Full Text Available Demand for bilingual/bicultural social work practitioners presents a mutually beneficial opportunity for the social work profession and Latinos who are increasingly in positions to be employed as social workers (Acevedo, González, Santiago, & Vargas-Ramos, 2007; Ortíz-Hendricks, 2007. Uneven academic preparation, limited access to information about college, high tuition/opportunity costs and family obligations are among the barriers to higher education for Latinos (Arbona & Nora, 2007; Hurtado & Ponjuan, 2005; Ortíz et al., 2007. Using comparative methods, this article describes career pathway program models that address obstacles to successful entry into social work careers. These models also demonstrate the potential to reduce barriers to degree completion and career entry for Latinos. Salient program components include reduced tuition and tuition assistance, transportation assistance, child care, support in strengthening oral and written English skills, and access to networks of employers (Takahashi & Melendez, 2004. Implications for social work and social work education are also discussed.

  13. Self-efficacy at work : Social, emotional, and cognitive dimensions

    OpenAIRE

    Loeb, Carina

    2016-01-01

    Research has shown that self-efficacy is one of the most important personal resources in the work context. However, research on working life has mainly focused on a cognitive and task-oriented dimension of self-efficacy representing employees’ perceptions of their capacity to successfully complete work tasks. Thus, little is known about the influence that believing in one’s social and emotional competence could have. This thesis aims to expand previous theory regarding self-efficacy in the wo...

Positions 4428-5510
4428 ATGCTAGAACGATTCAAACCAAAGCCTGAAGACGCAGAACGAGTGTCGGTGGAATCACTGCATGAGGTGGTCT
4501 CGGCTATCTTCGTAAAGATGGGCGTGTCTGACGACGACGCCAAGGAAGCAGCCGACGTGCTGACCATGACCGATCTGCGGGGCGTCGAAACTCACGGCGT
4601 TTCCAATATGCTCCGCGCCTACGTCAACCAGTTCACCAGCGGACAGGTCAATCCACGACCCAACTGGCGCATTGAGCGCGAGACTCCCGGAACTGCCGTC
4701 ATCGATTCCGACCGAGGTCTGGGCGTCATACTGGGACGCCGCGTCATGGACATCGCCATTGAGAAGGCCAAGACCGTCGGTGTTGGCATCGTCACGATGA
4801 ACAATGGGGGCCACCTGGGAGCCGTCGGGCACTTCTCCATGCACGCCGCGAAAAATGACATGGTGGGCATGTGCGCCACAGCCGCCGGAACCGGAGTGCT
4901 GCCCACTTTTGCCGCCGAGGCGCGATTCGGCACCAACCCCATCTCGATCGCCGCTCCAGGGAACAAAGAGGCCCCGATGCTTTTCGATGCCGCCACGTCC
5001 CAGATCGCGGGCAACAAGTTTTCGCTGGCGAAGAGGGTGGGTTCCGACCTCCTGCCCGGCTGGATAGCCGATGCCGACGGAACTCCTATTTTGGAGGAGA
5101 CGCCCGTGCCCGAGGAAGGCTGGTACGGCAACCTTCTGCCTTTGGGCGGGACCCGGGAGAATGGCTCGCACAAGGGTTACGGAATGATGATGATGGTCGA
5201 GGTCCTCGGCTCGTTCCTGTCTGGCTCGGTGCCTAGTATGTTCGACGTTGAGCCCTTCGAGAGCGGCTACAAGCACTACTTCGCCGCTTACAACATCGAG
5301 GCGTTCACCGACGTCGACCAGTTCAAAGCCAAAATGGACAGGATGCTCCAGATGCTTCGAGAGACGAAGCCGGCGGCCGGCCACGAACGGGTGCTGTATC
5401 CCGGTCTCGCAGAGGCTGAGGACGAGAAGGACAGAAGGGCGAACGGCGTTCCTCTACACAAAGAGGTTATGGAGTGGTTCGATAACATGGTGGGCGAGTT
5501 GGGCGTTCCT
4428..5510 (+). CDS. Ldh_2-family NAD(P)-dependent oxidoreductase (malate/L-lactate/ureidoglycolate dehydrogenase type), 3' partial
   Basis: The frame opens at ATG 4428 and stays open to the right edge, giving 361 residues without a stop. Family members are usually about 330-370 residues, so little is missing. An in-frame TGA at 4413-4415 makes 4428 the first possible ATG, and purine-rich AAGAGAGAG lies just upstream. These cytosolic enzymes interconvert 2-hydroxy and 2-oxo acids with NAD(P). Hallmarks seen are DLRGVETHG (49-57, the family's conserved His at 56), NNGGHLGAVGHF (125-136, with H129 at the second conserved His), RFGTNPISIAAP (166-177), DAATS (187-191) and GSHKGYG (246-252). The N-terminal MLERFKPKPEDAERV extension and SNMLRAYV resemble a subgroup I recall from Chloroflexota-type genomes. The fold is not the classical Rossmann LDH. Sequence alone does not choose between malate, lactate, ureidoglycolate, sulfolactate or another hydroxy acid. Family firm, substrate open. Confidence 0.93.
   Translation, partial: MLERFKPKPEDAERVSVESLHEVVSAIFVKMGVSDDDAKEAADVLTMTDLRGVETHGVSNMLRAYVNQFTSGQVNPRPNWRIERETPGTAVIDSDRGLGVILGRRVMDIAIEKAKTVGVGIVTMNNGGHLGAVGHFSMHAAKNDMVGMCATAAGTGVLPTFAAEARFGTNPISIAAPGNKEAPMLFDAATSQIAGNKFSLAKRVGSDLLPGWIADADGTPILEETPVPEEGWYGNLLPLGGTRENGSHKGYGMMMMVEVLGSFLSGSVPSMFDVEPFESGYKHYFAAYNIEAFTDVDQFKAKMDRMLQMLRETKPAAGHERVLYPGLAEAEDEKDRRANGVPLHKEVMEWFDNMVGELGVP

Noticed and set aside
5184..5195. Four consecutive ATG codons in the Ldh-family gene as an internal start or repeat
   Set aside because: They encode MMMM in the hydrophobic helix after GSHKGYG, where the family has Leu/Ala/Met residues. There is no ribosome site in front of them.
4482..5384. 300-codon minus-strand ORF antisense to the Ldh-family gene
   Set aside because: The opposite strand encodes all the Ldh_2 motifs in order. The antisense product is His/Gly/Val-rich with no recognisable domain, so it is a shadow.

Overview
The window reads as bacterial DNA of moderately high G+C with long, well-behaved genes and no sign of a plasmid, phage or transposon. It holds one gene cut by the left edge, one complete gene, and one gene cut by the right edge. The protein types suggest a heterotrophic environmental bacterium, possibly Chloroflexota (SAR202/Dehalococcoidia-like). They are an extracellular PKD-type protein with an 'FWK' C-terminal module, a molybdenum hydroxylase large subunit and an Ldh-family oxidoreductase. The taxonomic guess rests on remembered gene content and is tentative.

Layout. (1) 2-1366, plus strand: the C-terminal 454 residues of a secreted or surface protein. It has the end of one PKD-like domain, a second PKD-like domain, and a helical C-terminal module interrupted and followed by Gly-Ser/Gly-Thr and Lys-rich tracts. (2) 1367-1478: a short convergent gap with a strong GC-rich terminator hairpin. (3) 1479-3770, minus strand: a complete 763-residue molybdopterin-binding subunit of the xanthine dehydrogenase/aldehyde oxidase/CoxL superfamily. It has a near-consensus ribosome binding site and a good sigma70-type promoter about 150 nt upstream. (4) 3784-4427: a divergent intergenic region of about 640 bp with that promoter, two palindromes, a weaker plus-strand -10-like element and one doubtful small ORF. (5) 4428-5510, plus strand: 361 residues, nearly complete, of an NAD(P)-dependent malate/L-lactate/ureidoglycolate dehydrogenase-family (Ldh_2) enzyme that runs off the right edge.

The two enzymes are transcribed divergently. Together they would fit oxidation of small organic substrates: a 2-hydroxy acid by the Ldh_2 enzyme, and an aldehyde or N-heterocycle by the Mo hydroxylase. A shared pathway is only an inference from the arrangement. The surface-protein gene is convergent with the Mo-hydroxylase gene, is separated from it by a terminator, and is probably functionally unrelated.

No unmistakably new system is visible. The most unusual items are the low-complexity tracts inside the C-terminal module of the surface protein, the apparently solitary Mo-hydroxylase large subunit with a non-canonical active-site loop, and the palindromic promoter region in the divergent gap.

14. Social benefits in the Working for Water programme as a public works initiative

    CSIR Research Space (South Africa)

    Magadlela, D

    2004-01-01

    Full Text Available The Working for Water programme is a pioneering environmental conservation initiative in that its implementation successfully combines ecological concerns and social development benefits. By addressing unemployment, skills training and empowerment...

  15. Multiracial competence in social work: recommendations for culturally attuned work with multiracial people.

    Science.gov (United States)

    Jackson, Kelly E; Samuels, Gina M

    2011-07-01

    According to the 2010 U.S. census, approximately 9 million individuals report multiracial identities. By the year 2050, as many as one in five Americans could claim a multiracial background. Despite this population growth, a review of recent empirical and theoretical literature in social work suggests a disproportionate lack of attention to issues ofmultiraciality. Instead, social work practice models remain embedded in traditional societal discourses of race and culture that often exclude or marginalize the experiences of multiracial individuals and families.This article summarizes recommendations following the domains of awareness, knowledge, and skills in the NASW Standards for Cultural Competence in Social Work Practice to support culturally attuned social work practice with multiracial people. The authors argue that a culturally attuned practice approach--one that is inclusive of multiraciality--is not only timely, but also consistent with the profession's ethical obligation to provide culturally relevant services to all consumers and clients.

  16. Evaluation of quality in social-work practice

    Directory of Open Access Journals (Sweden)

    Björn Blom

    2012-09-01